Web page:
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Are you wondering how to remove your cabinet drawer? Well, wonder no more! Thanks to Doug Cornwell, chief operating officer of Alure Home Improvements, you will quickly learn all you need to know about how to properly remove a cabinet drawer. And, just as important, he’ll instruct you on the right way to put it back.

You think it’s easy? Maybe it used to be, but not since progress made the life of the cabinet drawer far more complicated. Today, many modern drawers—especially those in higher-end cabinets and fancy furniture—have a pair of under-mounted drawer slides that are fully concealed in order to showcase the quality of the wooden drawers’ construction. These slides glide along tracks, also known as runners, which hold the slide’s rollers into place to promote smooth-running action.

The old drawer assemblies didn’t rely on these advancements.

“The way drawer runners are made today a lot of them are bottom-mount,” Cornwell explains.

“You used to be able to just tilt it and pull it out,” he adds. “These actually have a connection underneath.”

In this recent installment of Alure Home Improvements’ “60-Second Fix: How To Remove Your Cabinet Drawers,” Cornwell begins by reaching under the fully extended drawer with both hands.

As the video shows, underneath the drawer are two orange locking devices. They are positioned on each runner near the front of the cabinet drawer. Their purpose is to prevent someone from unthinkingly opening the drawer so fast it slides all the way out and spills its contents on the floor by your feet. If it’s a kitchen drawer filled with knives, that removal can be a little dicey. So there’s a reason drawers have adopted this technology. But mastering the technique may take a few more moments of your precious time than you ever thought you’d spend on thinking about cabinet drawers.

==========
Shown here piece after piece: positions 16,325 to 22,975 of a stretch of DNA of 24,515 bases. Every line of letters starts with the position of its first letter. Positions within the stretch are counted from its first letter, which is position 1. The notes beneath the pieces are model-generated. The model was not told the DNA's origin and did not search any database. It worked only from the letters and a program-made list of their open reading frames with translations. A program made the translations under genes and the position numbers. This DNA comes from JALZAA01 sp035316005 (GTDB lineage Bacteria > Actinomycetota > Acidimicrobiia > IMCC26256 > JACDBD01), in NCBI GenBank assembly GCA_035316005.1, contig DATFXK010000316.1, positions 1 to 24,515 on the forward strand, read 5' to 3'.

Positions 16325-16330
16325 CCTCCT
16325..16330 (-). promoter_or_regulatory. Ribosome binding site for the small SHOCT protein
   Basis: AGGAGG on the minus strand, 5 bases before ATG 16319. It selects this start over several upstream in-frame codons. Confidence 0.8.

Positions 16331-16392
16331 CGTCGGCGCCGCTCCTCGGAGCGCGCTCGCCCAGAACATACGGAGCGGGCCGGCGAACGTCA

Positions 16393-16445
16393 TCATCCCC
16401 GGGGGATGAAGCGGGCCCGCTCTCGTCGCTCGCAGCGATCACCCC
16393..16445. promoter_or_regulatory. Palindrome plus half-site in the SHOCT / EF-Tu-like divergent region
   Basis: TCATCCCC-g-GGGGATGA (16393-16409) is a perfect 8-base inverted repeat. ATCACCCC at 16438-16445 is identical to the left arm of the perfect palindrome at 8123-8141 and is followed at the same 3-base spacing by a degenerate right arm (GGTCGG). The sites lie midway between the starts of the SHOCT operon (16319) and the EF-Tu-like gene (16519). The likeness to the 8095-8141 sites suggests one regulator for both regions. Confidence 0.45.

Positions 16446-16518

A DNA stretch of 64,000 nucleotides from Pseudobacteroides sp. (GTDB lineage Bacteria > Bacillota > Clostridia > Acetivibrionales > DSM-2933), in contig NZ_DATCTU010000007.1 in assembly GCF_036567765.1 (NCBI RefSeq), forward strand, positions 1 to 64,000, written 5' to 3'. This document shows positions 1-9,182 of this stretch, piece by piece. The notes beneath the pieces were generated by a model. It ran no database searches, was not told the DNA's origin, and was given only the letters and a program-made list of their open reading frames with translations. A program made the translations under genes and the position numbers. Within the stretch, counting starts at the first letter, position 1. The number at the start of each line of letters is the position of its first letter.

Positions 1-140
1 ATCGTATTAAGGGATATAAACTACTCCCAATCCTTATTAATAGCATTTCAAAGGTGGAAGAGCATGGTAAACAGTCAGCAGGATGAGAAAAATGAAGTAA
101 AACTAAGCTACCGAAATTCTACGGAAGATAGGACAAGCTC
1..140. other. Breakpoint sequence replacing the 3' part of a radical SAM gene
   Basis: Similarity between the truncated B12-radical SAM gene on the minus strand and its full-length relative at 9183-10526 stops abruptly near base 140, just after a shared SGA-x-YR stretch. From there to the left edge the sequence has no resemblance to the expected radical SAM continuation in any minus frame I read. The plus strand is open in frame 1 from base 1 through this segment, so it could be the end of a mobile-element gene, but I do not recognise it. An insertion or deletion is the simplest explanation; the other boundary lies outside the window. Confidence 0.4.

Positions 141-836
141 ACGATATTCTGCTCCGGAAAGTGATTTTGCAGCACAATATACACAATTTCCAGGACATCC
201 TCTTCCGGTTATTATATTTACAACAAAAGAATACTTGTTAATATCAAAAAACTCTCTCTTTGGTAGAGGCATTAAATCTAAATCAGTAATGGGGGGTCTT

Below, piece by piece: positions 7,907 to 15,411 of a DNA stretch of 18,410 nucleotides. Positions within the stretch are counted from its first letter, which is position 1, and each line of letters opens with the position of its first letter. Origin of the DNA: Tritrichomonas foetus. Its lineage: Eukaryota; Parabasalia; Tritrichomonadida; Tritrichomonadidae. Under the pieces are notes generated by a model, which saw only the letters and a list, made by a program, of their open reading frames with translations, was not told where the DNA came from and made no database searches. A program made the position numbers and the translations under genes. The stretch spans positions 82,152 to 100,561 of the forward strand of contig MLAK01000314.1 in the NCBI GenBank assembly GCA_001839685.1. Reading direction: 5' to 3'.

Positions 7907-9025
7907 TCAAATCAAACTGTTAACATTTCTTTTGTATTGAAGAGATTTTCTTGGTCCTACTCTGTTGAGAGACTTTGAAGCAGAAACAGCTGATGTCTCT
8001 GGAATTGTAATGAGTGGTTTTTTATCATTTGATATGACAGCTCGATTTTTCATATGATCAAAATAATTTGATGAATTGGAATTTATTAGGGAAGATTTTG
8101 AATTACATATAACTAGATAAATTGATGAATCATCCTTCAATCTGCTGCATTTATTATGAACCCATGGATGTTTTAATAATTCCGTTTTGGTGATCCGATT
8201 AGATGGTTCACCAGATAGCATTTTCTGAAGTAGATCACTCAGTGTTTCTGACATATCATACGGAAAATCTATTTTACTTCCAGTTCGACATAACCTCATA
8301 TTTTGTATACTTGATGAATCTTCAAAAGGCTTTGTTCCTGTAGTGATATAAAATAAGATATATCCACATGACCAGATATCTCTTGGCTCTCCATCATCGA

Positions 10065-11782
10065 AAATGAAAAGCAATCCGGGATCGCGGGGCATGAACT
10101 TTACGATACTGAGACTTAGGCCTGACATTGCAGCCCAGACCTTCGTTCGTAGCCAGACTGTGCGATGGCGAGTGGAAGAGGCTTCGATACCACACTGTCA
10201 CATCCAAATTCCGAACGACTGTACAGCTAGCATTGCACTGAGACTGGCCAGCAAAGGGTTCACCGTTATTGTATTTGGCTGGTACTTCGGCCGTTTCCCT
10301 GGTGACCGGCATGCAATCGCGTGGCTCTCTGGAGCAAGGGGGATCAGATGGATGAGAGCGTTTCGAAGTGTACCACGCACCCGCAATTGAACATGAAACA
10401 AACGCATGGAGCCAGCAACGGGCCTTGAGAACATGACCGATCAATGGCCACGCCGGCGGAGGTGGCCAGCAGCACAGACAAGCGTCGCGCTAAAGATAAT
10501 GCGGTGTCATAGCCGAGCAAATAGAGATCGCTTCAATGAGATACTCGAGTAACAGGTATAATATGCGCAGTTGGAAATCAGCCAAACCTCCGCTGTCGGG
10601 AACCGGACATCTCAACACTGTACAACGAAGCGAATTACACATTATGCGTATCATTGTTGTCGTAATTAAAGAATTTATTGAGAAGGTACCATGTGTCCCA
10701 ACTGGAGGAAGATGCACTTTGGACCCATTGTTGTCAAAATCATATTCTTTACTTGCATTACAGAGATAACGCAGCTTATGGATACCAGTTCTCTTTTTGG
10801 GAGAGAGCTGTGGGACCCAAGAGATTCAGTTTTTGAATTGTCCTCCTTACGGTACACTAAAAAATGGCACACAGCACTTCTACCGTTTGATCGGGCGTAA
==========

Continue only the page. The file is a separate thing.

Thankfully, given his expertise, Cornwell makes it seem like a no-brainer. He tells you to grab these devices, grasp their handles in your fingers, and release their spring latches.

“Once you click them,” he says, “that releases the drawer.”

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To return the drawer to its original position in the cabinet, first line up the two notches at the end of the drawer so the slides can rest snugly on the track runners.

“Slowly push the drawer back in,” he says with a smile. “Push it all the way back in until she clicks—and then you’re locked on track.”

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